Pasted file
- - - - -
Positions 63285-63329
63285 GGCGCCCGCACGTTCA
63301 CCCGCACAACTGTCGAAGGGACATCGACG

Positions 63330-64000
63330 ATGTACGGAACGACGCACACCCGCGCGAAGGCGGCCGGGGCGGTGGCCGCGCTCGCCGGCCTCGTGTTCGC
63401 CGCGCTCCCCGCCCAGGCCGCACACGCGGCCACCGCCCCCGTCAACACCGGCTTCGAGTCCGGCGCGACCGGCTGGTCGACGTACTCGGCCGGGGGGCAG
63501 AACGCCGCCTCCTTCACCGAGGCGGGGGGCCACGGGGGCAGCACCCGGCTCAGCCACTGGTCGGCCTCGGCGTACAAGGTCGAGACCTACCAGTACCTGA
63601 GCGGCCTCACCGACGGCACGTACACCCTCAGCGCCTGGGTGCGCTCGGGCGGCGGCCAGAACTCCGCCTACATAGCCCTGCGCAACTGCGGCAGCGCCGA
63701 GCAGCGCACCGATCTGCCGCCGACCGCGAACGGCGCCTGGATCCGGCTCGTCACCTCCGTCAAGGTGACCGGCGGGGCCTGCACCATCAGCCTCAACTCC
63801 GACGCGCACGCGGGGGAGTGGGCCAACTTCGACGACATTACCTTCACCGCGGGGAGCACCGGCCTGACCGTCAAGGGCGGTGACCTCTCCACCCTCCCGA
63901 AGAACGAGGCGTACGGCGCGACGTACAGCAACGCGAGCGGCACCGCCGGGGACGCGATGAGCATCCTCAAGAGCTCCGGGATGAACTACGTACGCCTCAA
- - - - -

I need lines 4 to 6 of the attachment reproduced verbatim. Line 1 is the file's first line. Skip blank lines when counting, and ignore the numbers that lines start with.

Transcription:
Positions 63330-64000
63330 ATGTACGGAACGACGCACACCCGCGCGAAGGCGGCCGGGGCGGTGGCCGCGCTCGCCGGCCTCGTGTTCGC
63401 CGCGCTCCCCGCCCAGGCCGCACACGCGGCCACCGCCCCCGTCAACACCGGCTTCGAGTCCGGCGCGACCGGCTGGTCGACGTACTCGGCCGGGGGGCAG